Subaru, creator of the original sport utility wagon, returns with an all-new third-generation Outback for 2005. Unmistakably itself, the new model is better in every way.
There's more power available, which equals more fun. You can order up the beefy 3.0-liter six-cylinder model, which is bumped up to 250 horsepower this year. Or, opt for the fuel-sipping, yet still intriguing, 2.5-liter, single-overhead-cam, normally aspirated flat 4 engine. Also revised for 2005, it generates 168 horsepower and has Partial Zero Emission Vehicle (PZEV) status in states that mandate it (including California).
But the hottest Outback for 2005 is the new 2.5 XT, with its 250 horsepower, dual-overhead-cam, 2.5-liter boxer four with turbocharging and intercooling. Offered with a choice of a five-speed manual or five-speed electronic automatic, you can do light offroading, carry 66.2 cubic feet of cargo, and still feel like you're piloting a sports car.
My Brilliant Silver tester had the automatic, which you can throw into Drive and go or shift manually. With Sportshift you select gears with the normal lever or with buttons on the steering wheel, like a big-shot rally car guy. As I drove it, the Outback seemed to jump forward after every stop with more and more enthusiasm. Was it learning my driving habits or was I just pushing it more when I realized how much there was to push?
Subarus, of course, all come with all-wheel-drive standard. The system integrates the all-wheel-drive with a symmetrically balanced horizontally opposed engine and a carefully tuned independent suspension to give drivers a sense of connection with the road. The 3,480-pound car feels lighter on its feet than you'd expect. Subaru uses five different all-wheel-drive systems, depending on the model and the transmission.
Subarus were durable but funny looking early on, but since the original Outback arrived in the mid 1990s, the designs have become more attractive, to where this new car can stand up against European rivals like Audi and BMW. Subaru's goal is to become a high level player. There are no stripped, underpowered, or entry level Subarus available.
The new Outback gains about an inch in wheelbase and a couple of inches in length over the old one, but weight has been carefully managed. The styling is recognizable, but the design features are tightened up. The grille is more defined, on its way to the narrow nose featured on the new B9 Tribeca. The taillights curve more sharply around the sides, and the car's side panels are more macho-looking.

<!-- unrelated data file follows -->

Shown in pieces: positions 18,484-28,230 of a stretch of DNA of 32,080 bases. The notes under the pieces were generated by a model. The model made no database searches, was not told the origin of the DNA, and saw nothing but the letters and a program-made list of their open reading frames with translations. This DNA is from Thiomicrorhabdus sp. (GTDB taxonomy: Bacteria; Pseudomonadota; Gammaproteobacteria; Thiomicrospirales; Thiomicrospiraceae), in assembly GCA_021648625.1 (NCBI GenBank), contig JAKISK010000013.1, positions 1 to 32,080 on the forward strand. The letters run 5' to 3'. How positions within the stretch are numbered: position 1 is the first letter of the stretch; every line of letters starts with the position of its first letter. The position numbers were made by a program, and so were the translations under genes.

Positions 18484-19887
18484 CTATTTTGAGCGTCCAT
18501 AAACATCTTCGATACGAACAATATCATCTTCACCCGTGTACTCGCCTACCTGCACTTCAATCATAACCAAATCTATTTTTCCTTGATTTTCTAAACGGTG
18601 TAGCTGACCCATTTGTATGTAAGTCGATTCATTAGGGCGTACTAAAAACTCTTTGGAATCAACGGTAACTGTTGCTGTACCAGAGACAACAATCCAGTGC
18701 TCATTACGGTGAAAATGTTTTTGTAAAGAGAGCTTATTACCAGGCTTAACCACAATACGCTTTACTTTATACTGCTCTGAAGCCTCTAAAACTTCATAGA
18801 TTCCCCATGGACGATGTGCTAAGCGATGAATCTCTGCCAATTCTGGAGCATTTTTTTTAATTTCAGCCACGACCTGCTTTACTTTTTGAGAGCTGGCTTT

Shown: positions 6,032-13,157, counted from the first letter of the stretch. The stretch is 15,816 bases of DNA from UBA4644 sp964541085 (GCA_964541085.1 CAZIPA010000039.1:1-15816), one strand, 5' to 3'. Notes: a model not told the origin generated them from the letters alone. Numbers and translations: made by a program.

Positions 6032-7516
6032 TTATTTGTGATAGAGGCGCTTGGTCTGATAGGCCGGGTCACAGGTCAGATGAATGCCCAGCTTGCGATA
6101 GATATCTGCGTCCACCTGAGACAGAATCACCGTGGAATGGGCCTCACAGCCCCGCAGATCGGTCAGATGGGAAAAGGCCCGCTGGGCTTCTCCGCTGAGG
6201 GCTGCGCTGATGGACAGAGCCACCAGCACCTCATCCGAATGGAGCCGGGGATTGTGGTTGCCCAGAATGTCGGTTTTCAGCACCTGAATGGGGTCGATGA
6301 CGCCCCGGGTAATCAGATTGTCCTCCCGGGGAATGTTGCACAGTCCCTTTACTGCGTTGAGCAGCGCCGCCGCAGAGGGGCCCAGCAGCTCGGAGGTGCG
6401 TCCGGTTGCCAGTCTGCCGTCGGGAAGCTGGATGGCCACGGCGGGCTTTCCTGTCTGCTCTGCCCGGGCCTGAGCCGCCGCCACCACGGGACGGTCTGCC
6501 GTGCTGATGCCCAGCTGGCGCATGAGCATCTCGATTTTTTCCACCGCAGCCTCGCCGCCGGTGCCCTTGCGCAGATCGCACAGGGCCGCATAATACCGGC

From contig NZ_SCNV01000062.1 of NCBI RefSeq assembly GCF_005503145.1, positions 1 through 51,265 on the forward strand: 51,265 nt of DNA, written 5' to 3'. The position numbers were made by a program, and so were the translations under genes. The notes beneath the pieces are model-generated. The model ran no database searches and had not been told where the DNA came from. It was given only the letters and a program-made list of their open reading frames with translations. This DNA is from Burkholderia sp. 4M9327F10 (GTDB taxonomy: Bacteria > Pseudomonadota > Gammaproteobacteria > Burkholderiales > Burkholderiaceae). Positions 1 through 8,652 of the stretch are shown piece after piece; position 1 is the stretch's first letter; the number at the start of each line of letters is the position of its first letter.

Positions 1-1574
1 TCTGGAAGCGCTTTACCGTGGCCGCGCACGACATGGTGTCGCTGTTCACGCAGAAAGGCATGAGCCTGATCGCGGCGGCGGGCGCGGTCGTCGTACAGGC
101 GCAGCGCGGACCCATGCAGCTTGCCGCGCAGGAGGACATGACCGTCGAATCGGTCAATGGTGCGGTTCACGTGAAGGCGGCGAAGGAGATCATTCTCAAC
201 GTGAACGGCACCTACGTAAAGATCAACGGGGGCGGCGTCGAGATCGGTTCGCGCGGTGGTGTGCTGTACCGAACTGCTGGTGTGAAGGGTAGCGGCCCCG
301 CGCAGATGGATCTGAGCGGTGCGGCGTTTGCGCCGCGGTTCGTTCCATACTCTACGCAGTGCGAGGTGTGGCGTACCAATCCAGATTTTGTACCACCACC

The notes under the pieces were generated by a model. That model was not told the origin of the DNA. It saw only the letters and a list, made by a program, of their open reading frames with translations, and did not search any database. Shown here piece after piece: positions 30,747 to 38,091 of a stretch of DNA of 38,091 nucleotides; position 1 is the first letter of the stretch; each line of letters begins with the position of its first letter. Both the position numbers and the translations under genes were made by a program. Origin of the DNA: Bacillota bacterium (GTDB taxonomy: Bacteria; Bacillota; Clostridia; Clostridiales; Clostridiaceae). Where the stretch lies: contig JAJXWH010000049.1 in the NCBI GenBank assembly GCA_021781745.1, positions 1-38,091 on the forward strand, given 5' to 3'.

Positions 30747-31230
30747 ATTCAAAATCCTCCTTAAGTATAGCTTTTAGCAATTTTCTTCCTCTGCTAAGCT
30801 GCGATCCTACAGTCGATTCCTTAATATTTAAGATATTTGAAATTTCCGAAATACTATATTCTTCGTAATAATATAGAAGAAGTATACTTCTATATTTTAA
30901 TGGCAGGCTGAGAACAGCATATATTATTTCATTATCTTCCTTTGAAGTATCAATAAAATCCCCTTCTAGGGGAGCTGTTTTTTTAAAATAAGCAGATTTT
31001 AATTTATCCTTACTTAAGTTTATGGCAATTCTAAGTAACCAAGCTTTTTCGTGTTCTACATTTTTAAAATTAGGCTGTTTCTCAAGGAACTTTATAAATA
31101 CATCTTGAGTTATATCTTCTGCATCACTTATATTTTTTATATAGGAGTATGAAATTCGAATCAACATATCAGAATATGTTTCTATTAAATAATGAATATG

In keeping with Subaru's upwardly mobile mission, the interiors have received a through upgrade, with nicely padded dash and door trim, clean, metallic looking console surfaces, and more standard equipment. The entry level 2.5i gets an eight-way power driver's seat, for example, and 16-inch alloy wheels, a six-speaker, 120-watt AM/FM/CD system, air conditioning, cruise control, power locks, mirrors and windows, and keyless entry. The standard All-Weather package throws in four-stage heated front seats, heated outside mirrors, and even a windshield wiper de-icer. The All-Weather package isn't needed in most of California, most of the time, I agree, but this car could go on a lot of ski trips with its all-wheel-drive).
The Outback 2.5 XT and 3.0 R models get much more, including an upgraded stereo, 17-inch alloys in place of the 16s, dual-zone climate control, leather upholstery, leather steering wheel (the XT's is by MOMO), snazzier instrumentation (in the 2.5 XT), and an enormous two-panel power moonroof. These features move the car up to the previously mentioned level where the European imports come out to play.
Subaru prides itself on the ruggedness and safety of its vehicles. The Ring-Shaped Reinforcement Frame safety structure has been redone, and the airbag system is now even more sophisticated. As in some other vehicles, seat sensors give the airbag system more information, so in a crash the array of airbags can inflate as safely as possible. The Outback's active front head restraints help prevent neck injuries, and sound suspiciously like something you'd find on one of the high-priced Swedish brands.
My test car was rated at 19 mpg City, 24 mpg Highway on premium fuel (I averaged 18.0), which is a lot better than a big, lumbering SUV. Those road giants are increasingly going out of style with cost conscious buyers, and Subaru is perfectly placed to welcome them in with its Outback, Legacy, and Forester models, not to mention the new seven-passenger B9 Tribeca, the company's first real tall crossover vehicle.
The price of cars is rising, so even though you can buy the Outback 2.5i for $24,445, the top-level 3.0 R VDC Limited lists for $33,645. My 2.5 XT Limited started at $30,795, and with the optional five-speed automatic ($1,200) and $281 worth of auto-dimming mirror with compass, and a perimeter alarm, it hit $32,851. With an Audi price, the new Outback had better have equivalent amenities. It's definitely getting there.